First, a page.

As technology dimensions continue to scale down, high-density embedded memories are of great interest for many VLSI systems. However, 6T SRAM cells incur a large area penalty and suffer from high static power consumption in scaled CMOS nodes, often dominating the total area and power budget of a system. Gain-Cell embedded DRAM (GC-eDRAM) is an alternative to SRAM, featuring high density, non-destructive readout, low leakage, and two-port operation. However, GC‑eDRAM:
- Requires refresh cycles to maintain data, with the refresh operation becoming the main power consumer in deeply scaled technology nodes.
- Suffers from high access latency compared to SRAM due to degraded levels in the cell. Hence, large design guard bands and performance margins are needed to ensure reliable operation under process variability.
We propose a novel GC-eDRAM implementation in FD-SOI technology, which significantly improves the data retention time and access latency using body biasing.
The Commercial Benefit
Our cutting-edge, unique innovative structure:
- Enables the usage of body-bias to extend the cell’s DRT using reversed body bias
- Improves the read access latency using forward body bias.
- Provides per-bit error detection capabilities with low area overhead
- Offers 50% reduction in area over SRAM
- Allows 30% DRT improvement over conventional GC-eDRAM without body bias.
In 2017, global embedded systems market was valued at around USD 86 billion. This market is expected to reach USD 114 billion in 2024, growing at a CAGR of 4.0% between 2018 and 2024.
- Artificial intelligence
- Wireless communications
US patent application pending (17/257,893)
Team: Primary Inventor
Prof. Alexander Fish
Professor Alexander Fish is a Full Professor in the Faculty of Engineering at Bar-Ilan University and heads the Emerging NanoScaled Integrated Circuits and Systems (EnICS) Labs Impact Center, which he founded in 2015.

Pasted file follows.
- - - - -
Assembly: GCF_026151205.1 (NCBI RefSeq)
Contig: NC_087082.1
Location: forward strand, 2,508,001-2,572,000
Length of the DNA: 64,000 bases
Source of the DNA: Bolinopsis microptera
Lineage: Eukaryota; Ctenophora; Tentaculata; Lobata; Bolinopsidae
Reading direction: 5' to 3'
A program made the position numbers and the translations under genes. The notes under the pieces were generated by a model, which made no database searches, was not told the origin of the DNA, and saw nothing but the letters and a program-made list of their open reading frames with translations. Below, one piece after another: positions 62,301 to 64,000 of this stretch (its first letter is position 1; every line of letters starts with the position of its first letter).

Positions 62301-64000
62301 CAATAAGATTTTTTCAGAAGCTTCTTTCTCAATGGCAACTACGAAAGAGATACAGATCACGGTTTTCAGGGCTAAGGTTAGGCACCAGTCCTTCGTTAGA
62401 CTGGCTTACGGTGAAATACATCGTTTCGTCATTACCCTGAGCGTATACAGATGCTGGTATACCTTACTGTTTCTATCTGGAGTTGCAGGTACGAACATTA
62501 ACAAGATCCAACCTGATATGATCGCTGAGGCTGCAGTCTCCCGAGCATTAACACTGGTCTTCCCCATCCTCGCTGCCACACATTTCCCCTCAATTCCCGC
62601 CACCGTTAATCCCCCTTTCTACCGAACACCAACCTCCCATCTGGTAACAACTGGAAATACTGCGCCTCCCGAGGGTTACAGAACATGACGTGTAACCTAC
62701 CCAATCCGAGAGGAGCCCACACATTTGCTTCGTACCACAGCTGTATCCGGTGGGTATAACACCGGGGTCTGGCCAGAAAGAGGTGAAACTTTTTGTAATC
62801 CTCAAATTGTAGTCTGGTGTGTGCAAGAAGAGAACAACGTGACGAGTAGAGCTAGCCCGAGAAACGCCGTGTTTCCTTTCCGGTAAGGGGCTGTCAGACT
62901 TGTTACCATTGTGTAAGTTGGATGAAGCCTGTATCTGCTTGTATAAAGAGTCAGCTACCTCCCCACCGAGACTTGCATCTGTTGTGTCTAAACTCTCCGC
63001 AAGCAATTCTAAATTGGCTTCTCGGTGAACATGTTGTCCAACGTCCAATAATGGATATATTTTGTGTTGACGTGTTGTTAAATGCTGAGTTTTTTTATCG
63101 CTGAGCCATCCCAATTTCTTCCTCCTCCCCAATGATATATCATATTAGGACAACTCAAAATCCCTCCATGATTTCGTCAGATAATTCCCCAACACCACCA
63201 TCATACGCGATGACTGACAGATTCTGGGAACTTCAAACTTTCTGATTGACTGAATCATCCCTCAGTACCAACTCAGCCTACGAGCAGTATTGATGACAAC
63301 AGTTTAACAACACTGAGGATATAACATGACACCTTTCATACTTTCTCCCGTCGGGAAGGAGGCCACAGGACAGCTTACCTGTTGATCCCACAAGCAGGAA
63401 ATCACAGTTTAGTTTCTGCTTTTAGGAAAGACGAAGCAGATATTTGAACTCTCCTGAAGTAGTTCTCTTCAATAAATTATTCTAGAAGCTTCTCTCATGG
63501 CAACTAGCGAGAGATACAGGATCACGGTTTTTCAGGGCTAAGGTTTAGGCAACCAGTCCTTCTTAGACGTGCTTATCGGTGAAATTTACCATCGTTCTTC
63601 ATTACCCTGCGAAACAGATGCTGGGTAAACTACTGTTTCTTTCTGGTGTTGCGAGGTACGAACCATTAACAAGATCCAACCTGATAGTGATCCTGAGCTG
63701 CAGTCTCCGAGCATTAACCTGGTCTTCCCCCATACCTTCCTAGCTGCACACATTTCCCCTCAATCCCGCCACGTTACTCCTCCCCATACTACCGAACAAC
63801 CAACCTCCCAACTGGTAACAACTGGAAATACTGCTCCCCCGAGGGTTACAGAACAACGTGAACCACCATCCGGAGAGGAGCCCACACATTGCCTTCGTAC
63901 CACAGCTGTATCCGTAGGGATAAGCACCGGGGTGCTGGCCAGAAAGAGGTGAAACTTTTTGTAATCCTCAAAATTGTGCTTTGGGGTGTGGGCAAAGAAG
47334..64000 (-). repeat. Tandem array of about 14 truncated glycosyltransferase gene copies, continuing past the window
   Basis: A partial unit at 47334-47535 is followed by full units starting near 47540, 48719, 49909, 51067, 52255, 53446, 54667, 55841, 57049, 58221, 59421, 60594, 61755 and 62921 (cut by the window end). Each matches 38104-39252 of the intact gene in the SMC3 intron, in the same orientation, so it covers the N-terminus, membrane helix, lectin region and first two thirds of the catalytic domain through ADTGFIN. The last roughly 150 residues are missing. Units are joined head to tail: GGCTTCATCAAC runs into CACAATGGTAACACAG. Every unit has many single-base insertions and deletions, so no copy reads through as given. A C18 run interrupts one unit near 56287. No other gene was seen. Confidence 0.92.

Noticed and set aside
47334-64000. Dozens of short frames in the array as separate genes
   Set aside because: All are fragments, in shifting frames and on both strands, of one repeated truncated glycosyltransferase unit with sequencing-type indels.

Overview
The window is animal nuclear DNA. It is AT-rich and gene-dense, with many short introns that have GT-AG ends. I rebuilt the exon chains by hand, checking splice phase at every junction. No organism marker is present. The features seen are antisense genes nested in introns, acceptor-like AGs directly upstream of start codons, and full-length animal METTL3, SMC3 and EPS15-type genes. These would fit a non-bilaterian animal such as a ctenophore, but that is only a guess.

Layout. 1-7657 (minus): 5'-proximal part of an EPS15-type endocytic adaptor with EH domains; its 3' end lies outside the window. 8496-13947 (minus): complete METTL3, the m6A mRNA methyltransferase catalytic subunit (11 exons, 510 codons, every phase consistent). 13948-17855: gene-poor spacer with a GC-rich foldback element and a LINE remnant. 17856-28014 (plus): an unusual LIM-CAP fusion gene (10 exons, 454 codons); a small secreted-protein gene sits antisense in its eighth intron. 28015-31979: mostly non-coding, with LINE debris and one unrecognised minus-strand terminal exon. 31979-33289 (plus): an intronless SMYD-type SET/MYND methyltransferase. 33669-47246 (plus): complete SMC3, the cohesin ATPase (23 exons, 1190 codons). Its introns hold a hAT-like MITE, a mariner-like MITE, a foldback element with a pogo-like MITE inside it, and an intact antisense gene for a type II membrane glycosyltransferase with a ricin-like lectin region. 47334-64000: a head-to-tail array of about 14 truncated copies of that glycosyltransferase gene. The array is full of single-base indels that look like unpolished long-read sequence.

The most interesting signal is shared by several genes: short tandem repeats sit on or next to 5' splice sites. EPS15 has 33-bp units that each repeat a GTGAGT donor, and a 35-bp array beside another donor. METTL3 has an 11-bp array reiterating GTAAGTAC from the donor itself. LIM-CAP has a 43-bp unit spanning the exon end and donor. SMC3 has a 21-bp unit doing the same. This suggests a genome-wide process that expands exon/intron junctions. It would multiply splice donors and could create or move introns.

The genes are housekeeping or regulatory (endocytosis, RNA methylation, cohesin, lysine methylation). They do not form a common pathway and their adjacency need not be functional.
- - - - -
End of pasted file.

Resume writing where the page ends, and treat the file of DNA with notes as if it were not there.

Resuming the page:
Professor Fish’s research interests include power reduction methodologies for high-speed digital and mixed-signal VLSI chips, energy efficient SRAM and eDRAM memory arrays, CMOS image sensors and biomedical circuits, systems, and applications, and hardware security. He has authored and co-authored over 170 scientific papers in journals and conferences. He has also submitted more than 30 patent applications. Professor Fish has published three book chapters and one book as an editor.
Professor Fish founded and served as an Editor-in-Chief for the MDPI Journal of Low Power Electronics and Applications (JLPEA) from 2012 to 2018. He is an Associate Editor for the IEEE Sensors Journal, the IEEE Access Journal, Microelectronics Journal (Elsevier) and Integration, and the VLSI Journal (Elsevier).
Professor Fish is a member of the Sensory, VLSI Systems and Applications and Bio-Medical Systems Technical Committees of IEEE Circuits and Systems Society.
Dr. Adam Teman
Dr. Adam Teman is a Tenure Track Senior Lecturer in the Faculty of Engineering at Bar-Ilan University and a Co-Director of the Emerging NanoScaled Integrated Circuits and Systems (EnICS) Labs Impact Center. Dr. Teman's research interests include embedded memories, energy-efficient circuit design, hardware for artificial intelligence, hardware acceleration, and methodologies for physical implementation. He has authored over 70 scientific papers and many patent applications and has participated in over 15 IC tapeouts. Dr. Teman is a primary investigator in grant programs from the Israel Innovation Authority, Israeli Science Foundation, and others. Dr. Teman has been awarded several prestigious awards, including a Swiss Government Excellence Scholarship, a Wolf Foundation Scholarship, and the Intel Prize. Dr. Teman is an associate editor at the Microelectronics Journal and a member of the technical and review boards of several conferences and journals. He is the co-author of the recently published book "Gain-Cell Embedded DRAMs for Low-Power VLSI Systems-on-Chip", available from Springer.
Development and optimization of advanced features in 28nm silicon.
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